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IRAN: Organisations express concern over arbitrary imprisonment of Dr Reza Eslami and call for his release

Thursday 18 February 2021

In an open letter to His Excellency Ayatollah Ali Hosseini Khamenei, Supreme Leader of the Islamic Republic of Iran, the International Bar Association’s Human Rights Institute (IBAHRI) and other institutions call on him to take urgent, immediate action to release human rights professor Dr Reza Eslami and other political prisoners arbitrarily imprisoned.

On 7 February 2021, Dr Eslami, an Iranian-Canadian and PhD alumnus of McGill University (Montreal, Canada), was sentenced to seven years in prison and banned from teaching and travelling, after being charged with ‘collaborating with a hostile state’. He is currently detained at Evin Prison, notorious for its insalubrious conditions and over-crowded facilities, which fail to meet international standards and have been exacerbated by the rapid spread of COVID-19.

In May 2020, Dr Eslami was arrested over his participation in a training course on the rule of law held in the Czech Republic and funded by a United States-based non-governmental organisation. According to reports, Dr Eslami is ‘the first academic lawyer to be jailed for doing his job as a professor and teaching subjects on the curriculum’.

IBAHRI Director, Baroness Helena Kennedy QC, commented: ‘The principle of the rule of law embodies fundamental fairness and works in intimate tandem with the enforcement of human rights and accountability. To arbitrarily target a human rights professor for his scholarship in the rule of law is to blatantly attack the very essence of law, equality, human dignity and the legal profession.’

In the open letter, the group expresses deep concern over the arbitrary targeting and detention of political prisoners, including academics, dissidents, human rights defenders, journalists and lawyers. Dr Eslami joins this cohort, which includes human rights lawyers Nasrin Sotoudeh and Amirsalar Davoudi, arbitrarily targeted with vague charges.

The letter reads:‘Dr Eslami’s imprisonment blatantly equates scholarship on the rule of law with criminal activity, which is symptomatic of the widespread and longstanding crackdown on lawyers, academics and human rights defenders by Iranian authorities.’

Presiding Judge Abolghasem Salvati, the head of Branch 15 of the Revolutionary Court, is currently under European Union and US sanctions for issuing harsh sentences based on political, not legal, considerations. A report by the Raoul Wallenberg Centre for Human Rights found that ‘Judge Salvati specialises in the prosecution of innocent dual nationals and dissidents. Judge Salavati’s hearings have often lasted only a few minutes and relied on forced confessions or no evidence at all.’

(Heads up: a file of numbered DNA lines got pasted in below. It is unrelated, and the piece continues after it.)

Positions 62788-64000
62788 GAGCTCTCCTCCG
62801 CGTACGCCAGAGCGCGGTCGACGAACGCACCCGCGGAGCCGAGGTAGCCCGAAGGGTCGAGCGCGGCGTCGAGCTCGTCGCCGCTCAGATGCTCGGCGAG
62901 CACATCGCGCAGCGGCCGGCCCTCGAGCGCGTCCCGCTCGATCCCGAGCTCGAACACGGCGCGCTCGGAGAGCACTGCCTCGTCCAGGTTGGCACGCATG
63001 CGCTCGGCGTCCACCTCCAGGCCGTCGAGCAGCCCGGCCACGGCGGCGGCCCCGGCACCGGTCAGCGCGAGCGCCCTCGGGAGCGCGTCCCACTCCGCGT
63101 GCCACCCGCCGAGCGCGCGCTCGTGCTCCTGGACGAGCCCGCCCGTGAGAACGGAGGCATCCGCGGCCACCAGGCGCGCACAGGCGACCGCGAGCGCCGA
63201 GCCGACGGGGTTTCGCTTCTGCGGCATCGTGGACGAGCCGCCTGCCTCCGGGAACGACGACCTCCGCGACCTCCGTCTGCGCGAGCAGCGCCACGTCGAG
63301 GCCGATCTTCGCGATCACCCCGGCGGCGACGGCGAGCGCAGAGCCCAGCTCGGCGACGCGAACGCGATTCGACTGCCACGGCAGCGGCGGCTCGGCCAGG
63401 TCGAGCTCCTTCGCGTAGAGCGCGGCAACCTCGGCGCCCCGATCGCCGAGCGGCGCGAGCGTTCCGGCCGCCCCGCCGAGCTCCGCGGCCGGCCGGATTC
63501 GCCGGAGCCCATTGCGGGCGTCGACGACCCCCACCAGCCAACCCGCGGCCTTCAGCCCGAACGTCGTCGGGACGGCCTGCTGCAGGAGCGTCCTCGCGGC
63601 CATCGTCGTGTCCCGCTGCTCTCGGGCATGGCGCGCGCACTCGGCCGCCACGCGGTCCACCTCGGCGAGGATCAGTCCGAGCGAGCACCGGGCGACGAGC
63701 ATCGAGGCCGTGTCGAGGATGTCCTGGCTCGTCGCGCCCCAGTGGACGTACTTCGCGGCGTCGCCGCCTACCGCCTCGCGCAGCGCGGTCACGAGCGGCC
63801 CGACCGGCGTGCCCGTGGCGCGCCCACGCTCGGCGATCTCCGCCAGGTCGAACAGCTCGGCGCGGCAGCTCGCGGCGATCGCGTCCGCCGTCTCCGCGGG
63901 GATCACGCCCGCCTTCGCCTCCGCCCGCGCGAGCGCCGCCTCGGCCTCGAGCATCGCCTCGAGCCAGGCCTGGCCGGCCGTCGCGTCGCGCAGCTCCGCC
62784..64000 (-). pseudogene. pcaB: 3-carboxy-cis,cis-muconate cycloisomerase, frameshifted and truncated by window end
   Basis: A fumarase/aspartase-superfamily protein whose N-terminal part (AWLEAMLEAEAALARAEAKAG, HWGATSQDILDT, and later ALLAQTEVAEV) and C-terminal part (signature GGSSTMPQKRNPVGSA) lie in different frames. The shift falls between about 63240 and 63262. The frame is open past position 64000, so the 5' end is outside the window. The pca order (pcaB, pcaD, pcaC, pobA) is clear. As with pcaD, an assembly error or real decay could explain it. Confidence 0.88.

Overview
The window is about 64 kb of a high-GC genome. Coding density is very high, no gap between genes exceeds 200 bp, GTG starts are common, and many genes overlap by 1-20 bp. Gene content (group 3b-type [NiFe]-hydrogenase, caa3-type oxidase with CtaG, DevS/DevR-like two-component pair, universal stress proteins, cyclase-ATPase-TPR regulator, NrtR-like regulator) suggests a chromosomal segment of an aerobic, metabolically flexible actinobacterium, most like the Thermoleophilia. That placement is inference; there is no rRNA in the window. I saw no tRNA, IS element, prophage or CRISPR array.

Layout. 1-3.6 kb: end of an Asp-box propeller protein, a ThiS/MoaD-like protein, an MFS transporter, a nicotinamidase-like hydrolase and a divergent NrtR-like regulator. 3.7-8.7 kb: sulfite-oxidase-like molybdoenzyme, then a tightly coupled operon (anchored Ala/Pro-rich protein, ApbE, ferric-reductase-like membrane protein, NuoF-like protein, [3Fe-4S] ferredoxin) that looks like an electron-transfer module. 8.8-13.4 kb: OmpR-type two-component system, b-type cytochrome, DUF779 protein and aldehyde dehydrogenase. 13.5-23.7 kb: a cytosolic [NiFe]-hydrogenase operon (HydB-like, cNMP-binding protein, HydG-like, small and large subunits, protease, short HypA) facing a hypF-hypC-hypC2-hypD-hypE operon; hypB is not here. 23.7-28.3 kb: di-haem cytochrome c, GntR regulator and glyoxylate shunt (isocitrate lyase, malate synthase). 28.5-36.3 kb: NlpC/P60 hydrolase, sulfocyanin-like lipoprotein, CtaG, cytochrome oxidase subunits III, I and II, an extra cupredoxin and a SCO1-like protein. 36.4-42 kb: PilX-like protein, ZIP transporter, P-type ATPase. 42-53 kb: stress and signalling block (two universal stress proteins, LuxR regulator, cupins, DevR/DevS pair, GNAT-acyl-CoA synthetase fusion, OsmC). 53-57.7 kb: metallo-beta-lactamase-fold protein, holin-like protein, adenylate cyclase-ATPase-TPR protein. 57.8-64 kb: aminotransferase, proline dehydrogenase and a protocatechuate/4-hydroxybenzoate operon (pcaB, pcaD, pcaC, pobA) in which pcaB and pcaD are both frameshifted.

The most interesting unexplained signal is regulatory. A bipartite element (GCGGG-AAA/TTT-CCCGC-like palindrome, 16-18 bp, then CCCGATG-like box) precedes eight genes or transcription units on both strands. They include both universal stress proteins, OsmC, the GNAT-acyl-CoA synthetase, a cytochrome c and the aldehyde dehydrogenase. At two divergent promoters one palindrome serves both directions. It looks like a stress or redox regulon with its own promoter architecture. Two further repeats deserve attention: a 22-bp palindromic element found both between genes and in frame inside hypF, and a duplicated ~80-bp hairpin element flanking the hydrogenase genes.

On the lack of a fair trial, independent judiciary and impartiality of the presiding judge, Baroness Kennedy QC commented: ‘It is disturbingly apparent that many political considerations went into this miscarriage of justice. This includes a severe lack of credible evidence that points to Dr Eslami’s guilt, no presumption of innocence and the vagueness of the charge. Furthermore, Judge Salvati, who has been dubbed the ‘Judge of Death’ for his high record of death sentences, is widely known both domestically and internationally for arbitrarily and severely sentencing political prisoners, with the present case being no different. We thus call on Iran’s authorities to prevent any further injustices by immediately and unconditionally releasing Dr Eslami.’

On Monday 15 February 2021, 58 countries launched the International Declaration Against Arbitrary Detention in State-to-State Relations, characterising such arbitrary detention as a standing violation of international law. The case against Dr Eslami is an emblematic assault on this rules-based international order.

ENDS

Notes to the Editor

  1. Click here to download a copy of the open letter.
    www.ibanet.org/MediaHandler?id=c8a3fce5-bb14-4acf-aeb7-655a9bed4f5e
  2. Signatories to the open letter:
  3. Related material
  4. The International Bar Association’s Human Rights Institute (IBAHRI), established in 1995 under Founding Honorary President Nelson Mandela, is an autonomous and financially independent entity, working to promote, protect and enforce human rights under a just rule of law, and to preserve the independence of the judiciary and the legal profession worldwide.
  5. Find the IBAHRI on social media here:
  6. The International Bar Association (IBA), the global voice of the legal profession, is the foremost organisation for international legal practitioners, bar associations and law societies. Established in 1947, shortly after the creation of the United Nations, it was born out of the conviction that an organisation made up of the world's bar associations could contribute to global stability and peace through the administration of justice.
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IBA website page link for this news release:
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tinyurl.com/ya68n9m6